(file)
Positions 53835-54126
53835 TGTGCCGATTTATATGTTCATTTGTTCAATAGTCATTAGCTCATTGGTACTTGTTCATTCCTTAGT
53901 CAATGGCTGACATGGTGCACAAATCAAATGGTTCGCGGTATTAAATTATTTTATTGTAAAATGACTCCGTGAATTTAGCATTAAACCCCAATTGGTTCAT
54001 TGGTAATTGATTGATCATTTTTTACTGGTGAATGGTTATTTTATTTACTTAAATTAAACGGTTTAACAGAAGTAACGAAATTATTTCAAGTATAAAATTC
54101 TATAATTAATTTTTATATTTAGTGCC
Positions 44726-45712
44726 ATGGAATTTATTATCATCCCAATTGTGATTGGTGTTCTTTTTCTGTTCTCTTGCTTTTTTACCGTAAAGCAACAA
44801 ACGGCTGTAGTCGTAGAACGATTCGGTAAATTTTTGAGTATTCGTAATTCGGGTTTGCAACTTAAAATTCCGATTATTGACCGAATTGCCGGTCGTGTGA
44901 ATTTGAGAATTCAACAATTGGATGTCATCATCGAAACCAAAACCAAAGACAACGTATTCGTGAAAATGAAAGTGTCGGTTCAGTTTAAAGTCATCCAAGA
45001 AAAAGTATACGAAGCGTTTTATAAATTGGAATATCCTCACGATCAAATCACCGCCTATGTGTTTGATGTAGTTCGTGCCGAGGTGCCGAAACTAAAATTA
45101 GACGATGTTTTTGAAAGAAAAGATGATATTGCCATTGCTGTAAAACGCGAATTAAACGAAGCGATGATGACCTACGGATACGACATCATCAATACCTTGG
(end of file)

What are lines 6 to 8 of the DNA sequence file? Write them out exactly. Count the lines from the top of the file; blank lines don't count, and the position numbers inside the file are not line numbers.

Positions 44726-45712
44726 ATGGAATTTATTATCATCCCAATTGTGATTGGTGTTCTTTTTCTGTTCTCTTGCTTTTTTACCGTAAAGCAACAA
44801 ACGGCTGTAGTCGTAGAACGATTCGGTAAATTTTTGAGTATTCGTAATTCGGGTTTGCAACTTAAAATTCCGATTATTGACCGAATTGCCGGTCGTGTGA